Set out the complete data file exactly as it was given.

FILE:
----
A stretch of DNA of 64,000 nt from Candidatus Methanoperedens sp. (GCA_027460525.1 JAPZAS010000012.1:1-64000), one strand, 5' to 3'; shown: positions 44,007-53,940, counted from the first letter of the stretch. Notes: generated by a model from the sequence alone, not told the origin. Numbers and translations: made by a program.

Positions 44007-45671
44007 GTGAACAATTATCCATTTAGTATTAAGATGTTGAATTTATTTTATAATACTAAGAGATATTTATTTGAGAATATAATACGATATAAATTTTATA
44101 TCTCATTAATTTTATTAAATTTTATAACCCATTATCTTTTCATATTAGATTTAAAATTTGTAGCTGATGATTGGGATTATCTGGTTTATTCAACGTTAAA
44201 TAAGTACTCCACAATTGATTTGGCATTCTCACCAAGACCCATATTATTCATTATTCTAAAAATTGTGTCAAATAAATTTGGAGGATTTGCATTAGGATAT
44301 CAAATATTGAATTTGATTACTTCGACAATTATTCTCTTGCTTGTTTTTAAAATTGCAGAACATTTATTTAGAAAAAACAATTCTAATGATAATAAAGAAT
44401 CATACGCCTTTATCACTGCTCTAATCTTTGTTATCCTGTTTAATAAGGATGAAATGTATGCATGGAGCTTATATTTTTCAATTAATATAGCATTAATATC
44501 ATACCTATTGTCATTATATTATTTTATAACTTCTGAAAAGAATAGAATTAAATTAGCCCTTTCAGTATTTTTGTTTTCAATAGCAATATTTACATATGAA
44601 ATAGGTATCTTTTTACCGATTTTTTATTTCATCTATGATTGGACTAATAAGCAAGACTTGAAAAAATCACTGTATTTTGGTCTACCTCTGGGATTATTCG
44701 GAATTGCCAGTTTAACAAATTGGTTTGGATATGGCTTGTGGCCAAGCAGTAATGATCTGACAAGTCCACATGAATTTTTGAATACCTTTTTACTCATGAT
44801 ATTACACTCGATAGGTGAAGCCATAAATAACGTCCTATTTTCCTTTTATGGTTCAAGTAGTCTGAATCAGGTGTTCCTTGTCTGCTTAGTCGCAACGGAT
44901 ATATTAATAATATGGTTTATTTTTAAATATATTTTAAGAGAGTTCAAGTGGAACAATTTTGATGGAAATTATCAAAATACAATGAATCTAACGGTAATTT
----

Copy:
A stretch of DNA of 64,000 nt from Candidatus Methanoperedens sp. (GCA_027460525.1 JAPZAS010000012.1:1-64000), one strand, 5' to 3'; shown: positions 44,007-53,940, counted from the first letter of the stretch. Notes: generated by a model from the sequence alone, not told the origin. Numbers and translations: made by a program.

Positions 44007-45671
44007 GTGAACAATTATCCATTTAGTATTAAGATGTTGAATTTATTTTATAATACTAAGAGATATTTATTTGAGAATATAATACGATATAAATTTTATA
44101 TCTCATTAATTTTATTAAATTTTATAACCCATTATCTTTTCATATTAGATTTAAAATTTGTAGCTGATGATTGGGATTATCTGGTTTATTCAACGTTAAA
44201 TAAGTACTCCACAATTGATTTGGCATTCTCACCAAGACCCATATTATTCATTATTCTAAAAATTGTGTCAAATAAATTTGGAGGATTTGCATTAGGATAT
44301 CAAATATTGAATTTGATTACTTCGACAATTATTCTCTTGCTTGTTTTTAAAATTGCAGAACATTTATTTAGAAAAAACAATTCTAATGATAATAAAGAAT
44401 CATACGCCTTTATCACTGCTCTAATCTTTGTTATCCTGTTTAATAAGGATGAAATGTATGCATGGAGCTTATATTTTTCAATTAATATAGCATTAATATC
44501 ATACCTATTGTCATTATATTATTTTATAACTTCTGAAAAGAATAGAATTAAATTAGCCCTTTCAGTATTTTTGTTTTCAATAGCAATATTTACATATGAA
44601 ATAGGTATCTTTTTACCGATTTTTTATTTCATCTATGATTGGACTAATAAGCAAGACTTGAAAAAATCACTGTATTTTGGTCTACCTCTGGGATTATTCG
44701 GAATTGCCAGTTTAACAAATTGGTTTGGATATGGCTTGTGGCCAAGCAGTAATGATCTGACAAGTCCACATGAATTTTTGAATACCTTTTTACTCATGAT
44801 ATTACACTCGATAGGTGAAGCCATAAATAACGTCCTATTTTCCTTTTATGGTTCAAGTAGTCTGAATCAGGTGTTCCTTGTCTGCTTAGTCGCAACGGAT
44901 ATATTAATAATATGGTTTATTTTTAAATATATTTTAAGAGAGTTCAAGTGGAACAATTTTGATGGAAATTATCAAAATACAATGAATCTAACGGTAATTT